Aaron Copland (1900-1990), one of the most "American" of American composers, developed his unmistakable style by assimilating influences from popular and folk music of North and South America, as well as from European art music. He became friends with Bernstein in 1937 and, as his composition teacher, exercised perhaps the strongest influence on Bernstein, the composer. Copland's Third Symphony is a very special work for Leonard Bernstein, since he conducted it several times with the Israel Philharmonic during his triumphal tour of Israel in 1948. The work itself, composed between 1944 and 1946, is a powerful piece suffused with an often haunting simplicity. Although Copland himself said of it that "any reference to jazz or folk material is purely unconscious," the work fuses these influences very subtly into a more abstract overall form, which rejects the programmatic background of his famous dance scores such as Appalachian Spring and Rodeo or the overtly Latin-American colors of his El Salon Mexico.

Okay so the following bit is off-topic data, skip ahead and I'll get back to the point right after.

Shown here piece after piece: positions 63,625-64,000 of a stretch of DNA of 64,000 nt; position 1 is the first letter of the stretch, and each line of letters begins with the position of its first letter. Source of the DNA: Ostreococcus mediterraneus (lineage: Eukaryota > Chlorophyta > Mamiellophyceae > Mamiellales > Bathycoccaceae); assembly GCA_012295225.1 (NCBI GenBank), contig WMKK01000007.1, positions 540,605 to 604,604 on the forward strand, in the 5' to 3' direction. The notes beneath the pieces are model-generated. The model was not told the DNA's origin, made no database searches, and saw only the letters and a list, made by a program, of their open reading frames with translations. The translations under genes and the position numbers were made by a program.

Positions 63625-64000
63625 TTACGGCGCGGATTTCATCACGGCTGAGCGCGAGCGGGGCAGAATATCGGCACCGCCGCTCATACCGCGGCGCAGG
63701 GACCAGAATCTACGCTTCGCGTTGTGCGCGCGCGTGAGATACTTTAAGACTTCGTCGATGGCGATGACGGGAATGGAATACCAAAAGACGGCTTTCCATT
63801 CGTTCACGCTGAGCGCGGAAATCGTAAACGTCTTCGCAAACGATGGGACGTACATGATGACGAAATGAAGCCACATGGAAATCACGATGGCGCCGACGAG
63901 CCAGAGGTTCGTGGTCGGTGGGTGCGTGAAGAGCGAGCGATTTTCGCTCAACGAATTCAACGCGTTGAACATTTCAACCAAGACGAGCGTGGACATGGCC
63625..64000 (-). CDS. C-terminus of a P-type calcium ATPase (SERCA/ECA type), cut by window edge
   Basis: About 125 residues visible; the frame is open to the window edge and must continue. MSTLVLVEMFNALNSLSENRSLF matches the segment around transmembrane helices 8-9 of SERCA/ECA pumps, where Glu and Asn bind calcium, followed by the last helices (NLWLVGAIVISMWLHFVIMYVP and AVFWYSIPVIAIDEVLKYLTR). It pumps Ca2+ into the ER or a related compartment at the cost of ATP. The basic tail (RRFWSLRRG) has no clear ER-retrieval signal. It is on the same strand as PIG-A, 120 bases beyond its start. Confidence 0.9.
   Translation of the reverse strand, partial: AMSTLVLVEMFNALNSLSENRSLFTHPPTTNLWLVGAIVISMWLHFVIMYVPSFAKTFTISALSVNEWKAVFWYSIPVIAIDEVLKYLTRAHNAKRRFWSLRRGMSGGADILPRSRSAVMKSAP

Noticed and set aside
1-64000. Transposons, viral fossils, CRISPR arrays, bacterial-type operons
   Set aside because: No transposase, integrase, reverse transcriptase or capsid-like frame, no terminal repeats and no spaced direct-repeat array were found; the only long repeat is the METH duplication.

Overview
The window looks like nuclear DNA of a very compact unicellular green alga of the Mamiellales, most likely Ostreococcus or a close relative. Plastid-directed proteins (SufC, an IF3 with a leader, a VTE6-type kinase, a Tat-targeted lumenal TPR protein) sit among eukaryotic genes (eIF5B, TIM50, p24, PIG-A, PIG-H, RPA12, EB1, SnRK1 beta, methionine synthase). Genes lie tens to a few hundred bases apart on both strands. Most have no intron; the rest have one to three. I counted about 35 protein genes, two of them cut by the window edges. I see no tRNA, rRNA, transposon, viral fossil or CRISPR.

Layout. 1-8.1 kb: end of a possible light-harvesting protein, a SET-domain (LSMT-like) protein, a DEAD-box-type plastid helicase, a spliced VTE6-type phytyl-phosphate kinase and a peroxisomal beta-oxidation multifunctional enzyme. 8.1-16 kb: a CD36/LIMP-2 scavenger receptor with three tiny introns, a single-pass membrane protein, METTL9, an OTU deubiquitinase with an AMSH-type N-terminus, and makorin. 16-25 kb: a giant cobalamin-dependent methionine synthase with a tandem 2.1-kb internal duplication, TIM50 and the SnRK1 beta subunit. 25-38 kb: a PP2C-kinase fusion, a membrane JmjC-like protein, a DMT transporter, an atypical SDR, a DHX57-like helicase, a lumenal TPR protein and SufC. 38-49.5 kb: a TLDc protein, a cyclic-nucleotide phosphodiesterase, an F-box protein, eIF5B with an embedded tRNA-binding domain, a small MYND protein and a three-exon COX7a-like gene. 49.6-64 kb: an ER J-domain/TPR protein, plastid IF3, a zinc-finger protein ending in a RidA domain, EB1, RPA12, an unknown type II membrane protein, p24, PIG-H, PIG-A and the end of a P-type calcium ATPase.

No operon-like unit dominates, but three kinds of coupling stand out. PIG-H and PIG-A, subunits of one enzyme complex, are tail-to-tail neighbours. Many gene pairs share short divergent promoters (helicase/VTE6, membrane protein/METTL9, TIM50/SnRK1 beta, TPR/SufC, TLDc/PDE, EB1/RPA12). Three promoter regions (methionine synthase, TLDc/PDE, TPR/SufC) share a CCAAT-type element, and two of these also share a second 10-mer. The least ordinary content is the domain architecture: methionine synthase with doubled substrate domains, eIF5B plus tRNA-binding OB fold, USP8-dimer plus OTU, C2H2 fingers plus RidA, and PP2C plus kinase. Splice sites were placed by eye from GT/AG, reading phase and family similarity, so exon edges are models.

Leonard Bernstein conducts the New York Philharmonic Orchestra. The concert was recorded at the Jahrhunderthalle in Hoechst, Germany, in 1986.